Palmer pushes Gaillee Basin coal bid
PLANS by Clive Palmer for a coal and rail project in the Galilee Basin have proceeded with the State Government notifying the public of a mining lease application and environmental authority by the businessman's company Waratah Coal.
Meanwhile, conservationists say they will object to the proposal and trigger a hearing of the Land Court of Queensland to test its approvals.
Waratah Coal has proposed open-cut and underground coal mines with a total yield of 40 million tonnes per annum and capacity for future expansion and railway line.
The project is in the Galilee Basin, about 30km north of Alpha, and comprises four underground coal mines, two open-cut coal mines and a 453km standard-gauge railway line.
According to an environmental impact statement, the project will create 3500 jobs in construction and 2325 jobs in operation.
The Government's Coal Assessment Hub issued a notice of the mining lease application on October 4, requiring any objections to be lodged on or before December 2.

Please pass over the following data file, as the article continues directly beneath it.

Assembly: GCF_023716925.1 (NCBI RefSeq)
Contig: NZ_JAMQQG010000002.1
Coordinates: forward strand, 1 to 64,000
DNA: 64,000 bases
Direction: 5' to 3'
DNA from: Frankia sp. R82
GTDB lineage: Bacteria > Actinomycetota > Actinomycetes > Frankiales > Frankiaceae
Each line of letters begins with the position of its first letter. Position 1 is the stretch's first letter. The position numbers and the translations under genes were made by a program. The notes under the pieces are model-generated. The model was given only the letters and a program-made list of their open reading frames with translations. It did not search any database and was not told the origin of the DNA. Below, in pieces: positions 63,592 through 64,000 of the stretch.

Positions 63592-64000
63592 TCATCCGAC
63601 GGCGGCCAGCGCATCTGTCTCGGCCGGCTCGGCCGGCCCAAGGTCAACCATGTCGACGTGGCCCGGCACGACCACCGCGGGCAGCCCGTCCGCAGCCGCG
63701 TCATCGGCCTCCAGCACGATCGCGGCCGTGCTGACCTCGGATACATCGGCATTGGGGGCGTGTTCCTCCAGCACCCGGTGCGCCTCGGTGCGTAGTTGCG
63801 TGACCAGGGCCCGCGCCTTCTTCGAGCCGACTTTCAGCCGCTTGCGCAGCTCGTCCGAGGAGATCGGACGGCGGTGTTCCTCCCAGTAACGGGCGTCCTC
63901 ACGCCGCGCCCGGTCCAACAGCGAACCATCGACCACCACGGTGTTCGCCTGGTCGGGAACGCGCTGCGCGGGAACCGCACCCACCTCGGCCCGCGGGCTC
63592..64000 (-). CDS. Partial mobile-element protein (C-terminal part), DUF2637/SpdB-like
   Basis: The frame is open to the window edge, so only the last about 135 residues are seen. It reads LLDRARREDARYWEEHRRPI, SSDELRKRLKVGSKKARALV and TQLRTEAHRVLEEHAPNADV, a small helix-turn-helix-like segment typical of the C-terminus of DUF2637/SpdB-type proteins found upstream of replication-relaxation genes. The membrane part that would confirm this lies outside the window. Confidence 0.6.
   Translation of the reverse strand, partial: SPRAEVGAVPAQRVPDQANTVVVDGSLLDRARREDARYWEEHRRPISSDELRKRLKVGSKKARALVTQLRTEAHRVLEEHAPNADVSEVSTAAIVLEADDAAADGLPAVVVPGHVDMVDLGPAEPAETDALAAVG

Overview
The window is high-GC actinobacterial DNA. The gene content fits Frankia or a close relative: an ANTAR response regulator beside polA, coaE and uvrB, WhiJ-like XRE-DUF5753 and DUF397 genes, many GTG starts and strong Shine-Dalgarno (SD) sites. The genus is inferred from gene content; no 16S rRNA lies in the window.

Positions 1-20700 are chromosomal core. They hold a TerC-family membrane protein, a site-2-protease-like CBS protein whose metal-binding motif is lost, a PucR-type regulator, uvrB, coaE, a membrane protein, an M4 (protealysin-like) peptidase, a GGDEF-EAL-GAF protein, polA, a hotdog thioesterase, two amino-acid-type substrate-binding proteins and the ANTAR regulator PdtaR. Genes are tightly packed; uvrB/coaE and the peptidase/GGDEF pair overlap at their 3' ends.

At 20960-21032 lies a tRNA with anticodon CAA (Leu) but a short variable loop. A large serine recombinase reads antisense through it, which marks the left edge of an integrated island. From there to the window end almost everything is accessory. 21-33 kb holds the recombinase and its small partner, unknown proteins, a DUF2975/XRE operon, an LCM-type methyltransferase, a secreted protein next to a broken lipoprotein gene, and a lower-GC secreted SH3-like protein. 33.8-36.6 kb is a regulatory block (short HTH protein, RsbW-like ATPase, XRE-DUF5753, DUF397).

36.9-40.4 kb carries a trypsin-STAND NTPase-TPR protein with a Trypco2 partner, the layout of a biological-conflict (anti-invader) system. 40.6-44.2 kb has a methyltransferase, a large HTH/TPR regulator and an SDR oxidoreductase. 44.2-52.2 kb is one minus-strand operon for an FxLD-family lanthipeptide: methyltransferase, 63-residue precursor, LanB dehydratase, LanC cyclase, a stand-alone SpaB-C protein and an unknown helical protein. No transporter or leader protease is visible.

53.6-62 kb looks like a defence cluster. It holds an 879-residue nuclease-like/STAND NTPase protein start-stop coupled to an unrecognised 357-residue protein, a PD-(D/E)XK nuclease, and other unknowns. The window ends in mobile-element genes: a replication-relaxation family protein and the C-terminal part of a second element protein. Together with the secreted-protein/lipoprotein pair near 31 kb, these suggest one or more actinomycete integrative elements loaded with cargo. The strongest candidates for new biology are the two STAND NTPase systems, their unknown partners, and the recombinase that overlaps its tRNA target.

Waratah Coal gained its EIS approvals from both the Federal and Queensland governments in 2013 and a draft Environmental Authority for the mining lease in 2015.
"Waratah Coal are currently completing regulatory project approvals as required by government agencies," a company spokesman said.
"The project has in place … approvals from both State and Federal governments."
Lock the Gate Alliance claims if it proceeds it will destroy grazing land and the Bimblebox Nature Refuge.
Landowner and Nature Refuge co-owner Paola Cassoni said she would consider all her options now that the Mining Lease and Environmental Authority had been notified.
"We have submitted to the Environmental Impact Statement and voiced our concerns throughout the EIS process. But by making an objection to the Land Court, Waratah's assertions about the impacts of the mine can finally be put to the test," Ms Cassoni said.
Lock the Gate Queensland spokeswoman Ellie Smith said a recent Supreme Court decision had thrown into doubt consideration of groundwater during the grant of an Environmental Authority and in any subsequent Land Court processes.
"The Queensland Government must quickly pass legislation to fix this loophole that puts millions of litres of water at risk," Ms Smith said
A Department of Natural Resources, Mines and Energy spokesman said granting a mining lease and Environmental Authority was an application-based process that invited public input before being subjected to rigorous technical assessment.
"Community, landholders and the general public have the opportunity to lodge an objection regarding the mining lease or draft Environmental Authority online or in writing via email," the spokesman said.
"If objections are received, the matter is referred to the independent Land Court of Queensland before any decisions to grant or reject the application are made."